The aim of this study was to perform an experiment where a group of participants is subjected to external COM stabilization and to examine the possible relationship between the postural parameters of quiet standing and the susceptibility of an individual to external COM stabilization. We hypothesized that there should be a specific pattern of postural, kinematic and frequential parameters of COM during quiet standing associated with the individuals that are stabilized and those who are destabilized by the external COM stabilization.
Materials and Methods
Eighteen healthy young adults (seven females) participated in the study. Their average age was 23.2 years (SD = 2.1 years), height 174.7 cm (SD = 11.1 cm), and body mass 70.2 kg (SD = 12.8 kg). The participants’ individual characteristics are presented in Table 1. The age (18 to 30 years) was the inclusion criteria, and the exclusion criteria were history of neurological or musculoskeletal disorders or recent injury. The participants gave their written informed consent before participating in this study which was approved by the National Medical Ethics Committee of the Republic of Slovenia (No. 339/2017/7). Participants were divided into two groups based on the effect that stabilization method had on them. Seven participants were stabilized by the stabilization system and on the remaining 11 it had a destabilization effect in form of losing their balance (large oscillations or movement of the cart).
The setup consisted of a cart with an integrated force plate (Kistler Instrumente AG, Winterthur, Switzerland) on which the participants stood. The cart was mounted on the rails that constrained the motion of the cart in anteroposterior direction. The cart was actuated by two motors located at both sides of the rail that pulled the cart with a steel wire. Location of the participant’s COM was approximated by an infra-red marker placed under the L5 vertebra and recorded in real time by Optotrak motion capture system (3D Investigator, Northern Digital Inc., Waterloo, Canada) with 1,000 Hz sampling frequency. The motors were controlled by a double proportional–integral–derivative (PID) controller based on the location of the participant’s COM. In effect, our setup allowed us to arbitrarily move the participant’s COM in anteroposterior direction (Figure 1). We set the parameters of the PID controller by first rough-tuning them to stabilize an aluminum inverted pendulum with a single rotational joint at the bottom and then fine-tuning them for the size and weight of the human body. The parameters were the same for all participants.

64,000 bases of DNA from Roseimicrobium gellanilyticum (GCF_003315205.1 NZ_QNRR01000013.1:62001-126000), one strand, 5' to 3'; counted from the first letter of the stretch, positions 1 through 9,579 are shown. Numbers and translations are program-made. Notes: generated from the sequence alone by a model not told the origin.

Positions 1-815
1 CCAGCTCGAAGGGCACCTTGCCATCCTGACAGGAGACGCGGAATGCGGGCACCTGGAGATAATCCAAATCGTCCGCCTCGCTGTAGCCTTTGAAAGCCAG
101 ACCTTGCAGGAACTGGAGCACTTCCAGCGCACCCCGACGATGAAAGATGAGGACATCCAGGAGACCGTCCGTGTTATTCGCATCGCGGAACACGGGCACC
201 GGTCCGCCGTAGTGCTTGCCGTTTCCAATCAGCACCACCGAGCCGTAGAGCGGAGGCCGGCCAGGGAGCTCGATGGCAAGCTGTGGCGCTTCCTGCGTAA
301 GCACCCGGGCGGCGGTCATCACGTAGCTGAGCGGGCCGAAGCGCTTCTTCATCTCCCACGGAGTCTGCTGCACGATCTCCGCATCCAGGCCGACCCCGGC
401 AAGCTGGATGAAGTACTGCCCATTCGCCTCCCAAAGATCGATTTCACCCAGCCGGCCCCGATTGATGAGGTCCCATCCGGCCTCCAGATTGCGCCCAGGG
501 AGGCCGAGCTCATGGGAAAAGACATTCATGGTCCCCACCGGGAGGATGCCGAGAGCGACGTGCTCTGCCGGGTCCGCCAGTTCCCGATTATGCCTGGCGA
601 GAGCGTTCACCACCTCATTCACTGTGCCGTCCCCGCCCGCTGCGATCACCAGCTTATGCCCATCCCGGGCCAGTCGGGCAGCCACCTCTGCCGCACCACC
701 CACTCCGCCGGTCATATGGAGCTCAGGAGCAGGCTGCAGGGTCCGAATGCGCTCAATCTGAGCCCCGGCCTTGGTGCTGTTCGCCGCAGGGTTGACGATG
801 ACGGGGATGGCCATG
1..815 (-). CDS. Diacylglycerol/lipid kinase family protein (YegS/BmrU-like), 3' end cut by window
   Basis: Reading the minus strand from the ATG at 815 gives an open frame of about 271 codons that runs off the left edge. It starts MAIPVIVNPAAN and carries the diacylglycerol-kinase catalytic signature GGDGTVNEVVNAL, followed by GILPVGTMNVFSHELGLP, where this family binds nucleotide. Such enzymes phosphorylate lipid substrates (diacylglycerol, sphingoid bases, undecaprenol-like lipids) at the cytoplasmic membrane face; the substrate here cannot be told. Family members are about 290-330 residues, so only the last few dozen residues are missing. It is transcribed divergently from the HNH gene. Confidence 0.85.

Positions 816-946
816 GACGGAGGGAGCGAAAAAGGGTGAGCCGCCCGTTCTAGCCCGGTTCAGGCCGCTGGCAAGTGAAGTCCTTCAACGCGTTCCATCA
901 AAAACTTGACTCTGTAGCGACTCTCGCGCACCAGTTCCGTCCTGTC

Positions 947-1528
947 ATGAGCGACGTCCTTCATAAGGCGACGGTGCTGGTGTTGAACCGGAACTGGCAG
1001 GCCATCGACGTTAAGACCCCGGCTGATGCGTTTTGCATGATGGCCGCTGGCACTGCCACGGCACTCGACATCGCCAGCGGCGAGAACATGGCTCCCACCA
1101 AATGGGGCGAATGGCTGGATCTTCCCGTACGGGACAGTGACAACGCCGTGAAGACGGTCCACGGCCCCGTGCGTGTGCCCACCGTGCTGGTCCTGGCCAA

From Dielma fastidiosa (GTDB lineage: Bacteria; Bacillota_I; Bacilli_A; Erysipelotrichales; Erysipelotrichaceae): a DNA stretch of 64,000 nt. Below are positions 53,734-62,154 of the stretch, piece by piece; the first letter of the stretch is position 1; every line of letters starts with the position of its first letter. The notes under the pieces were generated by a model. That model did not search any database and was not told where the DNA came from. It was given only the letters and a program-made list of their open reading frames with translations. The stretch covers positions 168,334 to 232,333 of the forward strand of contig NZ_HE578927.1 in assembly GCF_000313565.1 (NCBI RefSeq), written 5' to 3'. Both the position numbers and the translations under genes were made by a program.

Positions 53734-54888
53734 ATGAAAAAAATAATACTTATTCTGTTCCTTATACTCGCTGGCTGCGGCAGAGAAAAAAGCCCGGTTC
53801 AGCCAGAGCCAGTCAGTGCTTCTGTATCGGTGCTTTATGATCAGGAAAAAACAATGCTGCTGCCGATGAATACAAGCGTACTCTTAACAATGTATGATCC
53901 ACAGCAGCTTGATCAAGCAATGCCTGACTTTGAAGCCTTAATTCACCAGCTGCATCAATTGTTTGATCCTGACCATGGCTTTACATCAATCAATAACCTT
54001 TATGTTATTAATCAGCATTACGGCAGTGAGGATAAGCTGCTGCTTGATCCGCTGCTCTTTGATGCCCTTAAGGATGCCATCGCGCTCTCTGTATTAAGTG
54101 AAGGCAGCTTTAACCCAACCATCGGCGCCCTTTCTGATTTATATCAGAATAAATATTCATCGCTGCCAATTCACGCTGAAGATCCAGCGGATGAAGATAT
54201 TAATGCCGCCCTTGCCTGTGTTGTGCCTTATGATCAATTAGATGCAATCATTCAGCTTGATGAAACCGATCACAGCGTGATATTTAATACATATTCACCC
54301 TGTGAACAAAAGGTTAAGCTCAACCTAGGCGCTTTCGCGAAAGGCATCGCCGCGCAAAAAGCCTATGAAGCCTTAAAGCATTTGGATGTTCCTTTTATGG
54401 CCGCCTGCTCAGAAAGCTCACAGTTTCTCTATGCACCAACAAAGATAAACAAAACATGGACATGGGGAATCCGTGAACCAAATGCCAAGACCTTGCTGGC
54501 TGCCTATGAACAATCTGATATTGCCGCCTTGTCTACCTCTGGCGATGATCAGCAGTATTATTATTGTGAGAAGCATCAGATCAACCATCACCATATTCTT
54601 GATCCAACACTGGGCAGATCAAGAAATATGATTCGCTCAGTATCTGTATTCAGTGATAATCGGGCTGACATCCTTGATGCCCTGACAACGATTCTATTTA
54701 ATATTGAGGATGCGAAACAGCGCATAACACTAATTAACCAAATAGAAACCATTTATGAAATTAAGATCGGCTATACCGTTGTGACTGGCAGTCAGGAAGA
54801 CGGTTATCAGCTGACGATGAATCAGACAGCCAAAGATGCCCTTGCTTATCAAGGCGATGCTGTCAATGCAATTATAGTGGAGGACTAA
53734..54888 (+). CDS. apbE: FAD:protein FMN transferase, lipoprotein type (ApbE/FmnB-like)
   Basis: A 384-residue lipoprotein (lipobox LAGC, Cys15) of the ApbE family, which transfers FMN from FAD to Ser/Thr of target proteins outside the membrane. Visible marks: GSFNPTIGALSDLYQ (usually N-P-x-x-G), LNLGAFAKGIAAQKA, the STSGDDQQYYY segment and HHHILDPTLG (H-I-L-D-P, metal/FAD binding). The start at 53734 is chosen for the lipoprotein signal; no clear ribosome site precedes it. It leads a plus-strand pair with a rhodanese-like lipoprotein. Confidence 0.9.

Figure 1. (A) Human participant standing on the cart and the location of the motion capture markers. Marker 1 is placed on the cart below the ankle joint and marker 2 is placed on the L5 vertebra as an approximation of the center of mass (COM) position. (B) Scheme of cart controller to stabilize the participant’s COM. φ is the angle between vertical line and the line that connects both markers, x is the horizontal position of marker 1, and F is the resulting force applied on the cart.
Participants were instructed to quietly stand on the cart with their feet hip-width apart. To exclude the effects of arm motion on quiet standing, we asked the participants to hold their arms crossed over the chest (Milosevic, et al., 2011). During the first 115 s, the cart was fixed and did not move, then it stabilized the participant’s COM for 105 s and went back to the fixed mode for another 115 s. To avoid possible anticipatory behavior, we did not educate the participants about the time when the cart will perform the stabilization. In total, the participants were standing on the cart for 335 s.
To remove the noise, we first filtered the COM data obtained by the motion capture system using the second-order Butterworth low-pass filter with a 5 Hz cutoff frequency. We then calculated the RMS amplitude of COM and the RMS velocity of COM. Further, we calculated the power spectral density with fast Fourier transformation. Finally, we divided the spectrum to low frequency range (LF: 0.02–0.1 Hz), medium frequency range (MF: 0.1–1 Hz), and high frequency range (HF: 1–10 Hz) and calculated the area under the curve (AUC) for each range (Fujimoto et al. 2014).
Clustering and Statistical Analysis
There are several techniques available to investigate the correlations between different biomechanical parameters and to understand the movement variability of human subjects. Using supervised methods, correlations between the group of subjects can be performed using discriminant analysis paradigm (Tibarewala and Ganguli, 1982) where the groups of subjects need to be predefined. Moreover, several unsupervised methods were proven suitable to get insight into gait analysis (Holzreiter and Köhle, 1993; Begg et al., 2005; Horst et al., 2019). However, most of this research was predominantly oriented into classification of biomechanical parameters into predefined subject groups, ignoring the problem of unbiased discovering the underlying biomechanical parameters that lead to the changes of movement variability. Powerful methods to investigate inter-individual variability in human motion patterns without manual predefinition of groups are the clustering techniques. They were used to investigate variability in complex movements, such as walking and running (Mulroy et al., 2003; Bartlett et al., 2014). Moreover, hierarchical clustering algorithms have been used for mining gait patterns based on stride length and step frequency (Xu et al., 2006) and to investigate universal and individual characteristics of postural sway during quiet standing (Yamamoto et al., 2015). Multivariate clustering techniques were used for discovering human balance patterns and finding the association between COP parameters and different demographic and health characteristics of the participants (Malik and Lai, 2017).